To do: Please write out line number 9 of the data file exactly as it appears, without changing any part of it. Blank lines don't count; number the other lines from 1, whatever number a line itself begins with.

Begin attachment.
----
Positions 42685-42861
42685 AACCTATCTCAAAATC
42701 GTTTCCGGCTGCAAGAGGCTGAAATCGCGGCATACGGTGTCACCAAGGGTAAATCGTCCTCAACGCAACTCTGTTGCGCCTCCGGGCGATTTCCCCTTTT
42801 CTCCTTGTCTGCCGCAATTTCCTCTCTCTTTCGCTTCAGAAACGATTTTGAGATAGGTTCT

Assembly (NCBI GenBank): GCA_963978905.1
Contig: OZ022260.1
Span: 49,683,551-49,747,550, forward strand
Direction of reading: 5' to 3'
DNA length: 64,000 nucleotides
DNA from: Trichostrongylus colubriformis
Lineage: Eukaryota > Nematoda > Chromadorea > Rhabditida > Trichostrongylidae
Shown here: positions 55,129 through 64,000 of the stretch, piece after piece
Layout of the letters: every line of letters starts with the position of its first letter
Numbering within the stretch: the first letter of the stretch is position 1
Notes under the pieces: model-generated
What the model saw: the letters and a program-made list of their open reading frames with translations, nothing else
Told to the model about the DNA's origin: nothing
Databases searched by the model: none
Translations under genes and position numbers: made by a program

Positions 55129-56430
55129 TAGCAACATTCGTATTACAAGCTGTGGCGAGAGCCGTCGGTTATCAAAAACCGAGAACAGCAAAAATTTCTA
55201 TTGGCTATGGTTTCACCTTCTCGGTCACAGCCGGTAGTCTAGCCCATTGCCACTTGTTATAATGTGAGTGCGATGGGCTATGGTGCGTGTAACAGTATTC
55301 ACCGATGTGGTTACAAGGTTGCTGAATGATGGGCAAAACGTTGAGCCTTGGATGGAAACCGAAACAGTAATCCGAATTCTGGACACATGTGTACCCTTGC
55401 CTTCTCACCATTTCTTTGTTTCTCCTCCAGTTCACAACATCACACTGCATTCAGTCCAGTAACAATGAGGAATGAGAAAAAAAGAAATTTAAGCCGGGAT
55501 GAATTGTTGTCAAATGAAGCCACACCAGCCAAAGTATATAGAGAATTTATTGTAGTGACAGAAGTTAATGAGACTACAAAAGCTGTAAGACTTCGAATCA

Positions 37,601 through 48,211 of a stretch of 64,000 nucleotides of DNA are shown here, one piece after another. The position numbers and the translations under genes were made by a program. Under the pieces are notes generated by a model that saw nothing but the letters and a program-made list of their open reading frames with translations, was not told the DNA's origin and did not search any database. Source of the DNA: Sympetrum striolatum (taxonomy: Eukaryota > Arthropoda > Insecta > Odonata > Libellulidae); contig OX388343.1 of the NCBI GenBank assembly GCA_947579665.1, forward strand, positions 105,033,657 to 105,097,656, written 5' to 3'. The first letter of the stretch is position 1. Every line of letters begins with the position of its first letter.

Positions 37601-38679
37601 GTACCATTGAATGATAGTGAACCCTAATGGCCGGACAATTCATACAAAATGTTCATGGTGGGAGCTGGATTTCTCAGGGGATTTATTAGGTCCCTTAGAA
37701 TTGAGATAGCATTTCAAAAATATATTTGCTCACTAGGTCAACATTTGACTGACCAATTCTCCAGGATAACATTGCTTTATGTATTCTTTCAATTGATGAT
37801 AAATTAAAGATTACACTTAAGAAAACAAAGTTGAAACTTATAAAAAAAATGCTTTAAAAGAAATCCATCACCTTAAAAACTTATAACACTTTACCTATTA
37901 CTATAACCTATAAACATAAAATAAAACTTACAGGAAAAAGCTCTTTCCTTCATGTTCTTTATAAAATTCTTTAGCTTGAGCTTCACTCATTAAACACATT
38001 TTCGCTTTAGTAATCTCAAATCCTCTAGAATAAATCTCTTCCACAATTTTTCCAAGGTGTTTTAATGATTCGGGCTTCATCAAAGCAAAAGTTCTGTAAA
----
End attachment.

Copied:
DNA length: 64,000 nucleotides